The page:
In my New Testament class we are in the midst of going through the gospels. As a result, I assign my students the task of reading each gospel in its entirety in one sitting before we begin covering it in class. This is a beneficial exercise because it helps us get past those pesky chapter and verse divisions that were not original and allows us to get a better sense of a gospel as a whole. In doing this again myself I was struck by two verses in Luke that appear to be directly contradictory.
. . . to those who have, more will be given; and from those who do not have, even what they seem to have will be taken away (Luke 8.18)
My first thought was, why don’t the Republicans run on this verse since it does a decent job of summing up their economic philosophy. It’s election season, what can I say? This is, of course, in jest. I do know that Republicans are not advocating the message of this verse precisely, though as far as crude comparisons go “to those who have, more will be given” does seem to sum up quite well the”trickle down economics” through tax cuts for the rich that Democrats have been accusing Republicans of. In my view, a Republican could fully appropriate this verse into her monetary policy and say that their monetary policy is “biblical.” But then we come to Luke 12.48:
From everyone to whom much has been given, much will be required; and from the one to whom much has been entrusted, even more will be demanded.
This is a verse that I have heard more than a few “liberal” political analysts invoke as a rebuke to Republican monetary policy and in favor of asking the richest among us to pay a little more. Just as a Republican would not be lying when claiming Luke 8.18 as a “biblical” basis for monetary policy, so too would a Democrat be telling the truth when claiming Luke 12.48 as the basis for their monetary policy.
So, who is right? Who has the “biblical” monetary policy?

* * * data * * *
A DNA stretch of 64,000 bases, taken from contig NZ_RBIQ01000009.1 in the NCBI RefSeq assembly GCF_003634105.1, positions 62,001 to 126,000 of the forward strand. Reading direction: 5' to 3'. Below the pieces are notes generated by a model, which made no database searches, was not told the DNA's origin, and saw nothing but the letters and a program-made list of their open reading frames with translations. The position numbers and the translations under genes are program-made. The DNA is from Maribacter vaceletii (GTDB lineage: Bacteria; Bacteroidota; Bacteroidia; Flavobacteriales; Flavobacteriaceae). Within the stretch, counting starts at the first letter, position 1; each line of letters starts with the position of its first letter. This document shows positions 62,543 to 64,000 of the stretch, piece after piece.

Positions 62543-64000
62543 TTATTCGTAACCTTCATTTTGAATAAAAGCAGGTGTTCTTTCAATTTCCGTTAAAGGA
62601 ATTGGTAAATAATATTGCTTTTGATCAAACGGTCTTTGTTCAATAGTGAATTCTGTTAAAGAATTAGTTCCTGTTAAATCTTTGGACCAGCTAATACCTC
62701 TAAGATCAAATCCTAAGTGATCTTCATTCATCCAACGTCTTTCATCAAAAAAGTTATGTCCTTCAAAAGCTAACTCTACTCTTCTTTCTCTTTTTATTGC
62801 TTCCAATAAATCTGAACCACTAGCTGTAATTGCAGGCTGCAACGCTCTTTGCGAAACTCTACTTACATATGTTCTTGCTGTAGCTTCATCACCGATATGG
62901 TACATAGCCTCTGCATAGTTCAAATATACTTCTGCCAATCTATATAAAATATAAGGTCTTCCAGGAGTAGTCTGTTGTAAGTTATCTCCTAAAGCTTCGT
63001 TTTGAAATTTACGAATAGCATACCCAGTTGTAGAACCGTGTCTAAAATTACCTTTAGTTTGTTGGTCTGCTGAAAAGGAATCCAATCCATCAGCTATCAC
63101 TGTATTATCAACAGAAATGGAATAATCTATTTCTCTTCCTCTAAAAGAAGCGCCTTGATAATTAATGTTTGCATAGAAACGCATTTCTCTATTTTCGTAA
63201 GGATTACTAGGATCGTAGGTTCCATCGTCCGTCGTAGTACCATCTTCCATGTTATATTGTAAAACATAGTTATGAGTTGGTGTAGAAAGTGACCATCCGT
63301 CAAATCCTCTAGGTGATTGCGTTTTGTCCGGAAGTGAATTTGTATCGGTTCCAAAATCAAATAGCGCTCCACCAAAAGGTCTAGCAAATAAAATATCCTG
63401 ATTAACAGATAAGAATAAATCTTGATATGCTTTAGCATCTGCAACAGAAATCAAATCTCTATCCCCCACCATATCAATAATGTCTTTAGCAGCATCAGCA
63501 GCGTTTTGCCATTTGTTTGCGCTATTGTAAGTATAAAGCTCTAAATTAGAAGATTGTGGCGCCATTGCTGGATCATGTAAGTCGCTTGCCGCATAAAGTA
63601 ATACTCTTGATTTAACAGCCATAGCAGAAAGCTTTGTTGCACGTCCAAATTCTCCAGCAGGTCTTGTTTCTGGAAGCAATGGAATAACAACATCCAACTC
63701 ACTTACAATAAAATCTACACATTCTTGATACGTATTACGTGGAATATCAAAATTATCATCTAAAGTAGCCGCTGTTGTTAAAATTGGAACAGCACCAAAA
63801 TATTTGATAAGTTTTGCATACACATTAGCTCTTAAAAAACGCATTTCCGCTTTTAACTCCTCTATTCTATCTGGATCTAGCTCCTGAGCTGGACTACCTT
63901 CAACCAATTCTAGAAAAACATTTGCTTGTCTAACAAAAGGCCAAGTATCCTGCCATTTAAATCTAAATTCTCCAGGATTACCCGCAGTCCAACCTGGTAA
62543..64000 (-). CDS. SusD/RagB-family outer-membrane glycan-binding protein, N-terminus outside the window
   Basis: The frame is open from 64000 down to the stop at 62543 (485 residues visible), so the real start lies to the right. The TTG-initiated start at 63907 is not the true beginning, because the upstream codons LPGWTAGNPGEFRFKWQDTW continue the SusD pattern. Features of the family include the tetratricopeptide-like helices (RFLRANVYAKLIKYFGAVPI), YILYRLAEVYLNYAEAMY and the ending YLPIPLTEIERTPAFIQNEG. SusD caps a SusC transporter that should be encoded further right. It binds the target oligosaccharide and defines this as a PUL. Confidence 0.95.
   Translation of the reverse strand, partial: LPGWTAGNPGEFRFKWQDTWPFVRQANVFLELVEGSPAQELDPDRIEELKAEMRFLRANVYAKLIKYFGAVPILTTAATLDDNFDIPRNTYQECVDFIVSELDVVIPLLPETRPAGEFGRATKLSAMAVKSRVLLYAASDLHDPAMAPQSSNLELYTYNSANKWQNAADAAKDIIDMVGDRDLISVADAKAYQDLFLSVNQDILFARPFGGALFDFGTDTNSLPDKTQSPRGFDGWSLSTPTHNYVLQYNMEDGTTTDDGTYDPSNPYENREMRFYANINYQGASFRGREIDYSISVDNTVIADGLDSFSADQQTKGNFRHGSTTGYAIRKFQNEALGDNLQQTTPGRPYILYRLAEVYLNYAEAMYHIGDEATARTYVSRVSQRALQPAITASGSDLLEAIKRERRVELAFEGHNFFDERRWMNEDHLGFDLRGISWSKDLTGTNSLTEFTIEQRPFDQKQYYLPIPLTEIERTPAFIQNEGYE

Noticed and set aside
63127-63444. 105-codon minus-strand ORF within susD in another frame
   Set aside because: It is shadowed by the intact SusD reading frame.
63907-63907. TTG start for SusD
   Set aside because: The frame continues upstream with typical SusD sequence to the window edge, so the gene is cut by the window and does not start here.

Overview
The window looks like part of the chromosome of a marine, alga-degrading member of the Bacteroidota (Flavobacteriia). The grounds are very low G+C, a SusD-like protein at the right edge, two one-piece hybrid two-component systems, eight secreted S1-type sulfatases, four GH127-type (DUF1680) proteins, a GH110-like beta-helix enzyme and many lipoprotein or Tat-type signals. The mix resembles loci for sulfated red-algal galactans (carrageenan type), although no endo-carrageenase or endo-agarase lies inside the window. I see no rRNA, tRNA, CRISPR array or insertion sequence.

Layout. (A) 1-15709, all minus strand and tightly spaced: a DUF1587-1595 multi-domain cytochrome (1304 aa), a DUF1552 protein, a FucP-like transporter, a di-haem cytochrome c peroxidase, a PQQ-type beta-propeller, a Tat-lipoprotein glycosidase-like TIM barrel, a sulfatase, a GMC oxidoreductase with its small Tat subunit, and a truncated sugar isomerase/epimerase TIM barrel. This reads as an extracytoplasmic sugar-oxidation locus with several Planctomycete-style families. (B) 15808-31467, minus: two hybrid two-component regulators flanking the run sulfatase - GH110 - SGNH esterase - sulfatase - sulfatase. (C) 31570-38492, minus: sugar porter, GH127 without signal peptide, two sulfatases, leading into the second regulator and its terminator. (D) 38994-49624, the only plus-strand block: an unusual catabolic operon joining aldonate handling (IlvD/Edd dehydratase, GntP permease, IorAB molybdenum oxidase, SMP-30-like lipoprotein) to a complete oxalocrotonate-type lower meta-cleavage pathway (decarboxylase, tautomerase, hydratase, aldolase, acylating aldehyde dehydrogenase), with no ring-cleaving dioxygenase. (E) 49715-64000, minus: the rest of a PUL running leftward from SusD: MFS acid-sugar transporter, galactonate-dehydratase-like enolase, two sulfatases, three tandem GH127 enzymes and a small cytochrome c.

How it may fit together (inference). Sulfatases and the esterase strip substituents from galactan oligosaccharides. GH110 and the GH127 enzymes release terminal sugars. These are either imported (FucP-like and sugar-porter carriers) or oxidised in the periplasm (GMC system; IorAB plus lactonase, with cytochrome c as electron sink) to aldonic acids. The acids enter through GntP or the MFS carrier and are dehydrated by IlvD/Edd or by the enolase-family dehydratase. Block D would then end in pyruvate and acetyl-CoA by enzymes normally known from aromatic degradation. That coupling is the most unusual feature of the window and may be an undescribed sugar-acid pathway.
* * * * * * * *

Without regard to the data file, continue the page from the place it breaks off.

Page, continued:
I imagine that if we were to each answer this question that we would find a way to justify the opinions we already hold about monetary policy and our beliefs about what the Bible says about monetary policy would hardly be challenged. But at the end of the day, both the Republican and the Democrat in my hypothetical situation are correct. They are both citing a Bible verse, so doesn’t that make their policies “biblical”?
This is just one example of why I think it is more than a little problematic when politicians and/or ministers begin talking about some policy as “biblical” or “non-biblical.” We are all quite adept at cherry picking the verses that support our cause and conveniently leaving out those that don’t (think of the fight to define “biblical marriage” in a way that leaves out polygamy, levirate marriages, a soldier taking a prisoner of war as his wife, and the command that a virgin who is raped must marry her rapist).
I think that Christians should be active in our political system, but I think that we should be more careful about adding the qualifier “biblical” to every policy we support and can find a proof text for and we should be more careful about attaching the qualifier “non-biblical” to every policy we oppose and that doesn’t fit neatly in our version of Christianity. So, make an informed and passionate argument for the monetary policy you support, but don’t label it as “biblical” simply because you found one verse that appears to agree with your position. And to slightly alter a favorite saying of a theology professor of mine in divinity school: one verse does not a policy make.